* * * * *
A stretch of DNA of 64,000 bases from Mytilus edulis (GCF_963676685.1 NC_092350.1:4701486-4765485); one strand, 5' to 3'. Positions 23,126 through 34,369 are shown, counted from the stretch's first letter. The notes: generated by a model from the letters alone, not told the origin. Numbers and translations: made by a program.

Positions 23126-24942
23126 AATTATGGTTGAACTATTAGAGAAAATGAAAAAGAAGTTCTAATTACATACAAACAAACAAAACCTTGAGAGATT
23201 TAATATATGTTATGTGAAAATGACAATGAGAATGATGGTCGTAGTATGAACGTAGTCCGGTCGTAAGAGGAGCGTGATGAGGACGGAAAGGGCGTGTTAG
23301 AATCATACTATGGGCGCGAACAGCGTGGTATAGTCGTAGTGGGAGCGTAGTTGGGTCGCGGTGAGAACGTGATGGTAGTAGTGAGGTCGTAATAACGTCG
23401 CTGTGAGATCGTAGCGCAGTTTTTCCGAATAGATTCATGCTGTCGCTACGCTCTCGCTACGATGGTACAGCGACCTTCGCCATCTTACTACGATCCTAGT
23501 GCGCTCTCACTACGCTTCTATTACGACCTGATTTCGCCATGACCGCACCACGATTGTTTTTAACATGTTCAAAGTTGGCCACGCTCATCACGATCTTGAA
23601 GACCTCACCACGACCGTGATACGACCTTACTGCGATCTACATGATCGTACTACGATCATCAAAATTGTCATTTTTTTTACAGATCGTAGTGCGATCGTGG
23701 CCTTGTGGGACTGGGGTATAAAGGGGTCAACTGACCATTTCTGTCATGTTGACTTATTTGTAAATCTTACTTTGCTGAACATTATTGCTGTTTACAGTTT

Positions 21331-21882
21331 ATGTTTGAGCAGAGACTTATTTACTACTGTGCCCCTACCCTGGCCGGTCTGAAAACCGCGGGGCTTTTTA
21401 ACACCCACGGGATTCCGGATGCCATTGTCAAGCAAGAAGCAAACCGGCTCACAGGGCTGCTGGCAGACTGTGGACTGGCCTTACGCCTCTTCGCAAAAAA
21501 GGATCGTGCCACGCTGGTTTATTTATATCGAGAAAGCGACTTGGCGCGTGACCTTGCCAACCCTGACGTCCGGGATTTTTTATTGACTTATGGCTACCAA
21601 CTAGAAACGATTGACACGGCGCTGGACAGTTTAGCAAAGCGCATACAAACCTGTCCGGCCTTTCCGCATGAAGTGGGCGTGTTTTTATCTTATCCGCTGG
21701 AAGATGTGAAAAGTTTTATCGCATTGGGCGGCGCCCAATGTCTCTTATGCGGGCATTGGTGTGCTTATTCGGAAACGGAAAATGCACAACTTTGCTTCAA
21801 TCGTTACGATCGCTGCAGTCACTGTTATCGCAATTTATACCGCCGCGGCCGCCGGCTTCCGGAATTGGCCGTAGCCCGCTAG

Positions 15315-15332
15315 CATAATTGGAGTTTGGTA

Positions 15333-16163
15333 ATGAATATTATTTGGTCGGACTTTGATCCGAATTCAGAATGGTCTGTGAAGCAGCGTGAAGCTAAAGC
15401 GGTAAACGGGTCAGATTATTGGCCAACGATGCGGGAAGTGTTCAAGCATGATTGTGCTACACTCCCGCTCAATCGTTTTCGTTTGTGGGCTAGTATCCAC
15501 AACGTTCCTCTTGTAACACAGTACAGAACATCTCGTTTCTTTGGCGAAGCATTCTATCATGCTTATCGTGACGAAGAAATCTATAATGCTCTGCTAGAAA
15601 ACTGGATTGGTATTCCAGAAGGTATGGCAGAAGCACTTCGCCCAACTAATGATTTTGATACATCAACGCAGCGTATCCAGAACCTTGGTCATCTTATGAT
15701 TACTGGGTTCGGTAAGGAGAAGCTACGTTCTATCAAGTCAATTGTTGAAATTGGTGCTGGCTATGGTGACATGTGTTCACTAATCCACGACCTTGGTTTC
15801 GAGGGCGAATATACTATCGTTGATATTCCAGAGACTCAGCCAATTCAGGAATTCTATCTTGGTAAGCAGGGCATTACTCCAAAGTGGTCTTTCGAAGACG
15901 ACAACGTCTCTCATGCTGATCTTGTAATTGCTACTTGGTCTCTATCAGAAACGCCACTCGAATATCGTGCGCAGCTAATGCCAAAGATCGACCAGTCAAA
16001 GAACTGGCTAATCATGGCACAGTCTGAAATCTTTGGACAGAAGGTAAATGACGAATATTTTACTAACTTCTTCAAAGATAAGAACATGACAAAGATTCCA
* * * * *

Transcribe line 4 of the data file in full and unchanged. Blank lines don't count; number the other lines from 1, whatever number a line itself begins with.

23201 TAATATATGTTATGTGAAAATGACAATGAGAATGATGGTCGTAGTATGAACGTAGTCCGGTCGTAAGAGGAGCGTGATGAGGACGGAAAGGGCGTGTTAG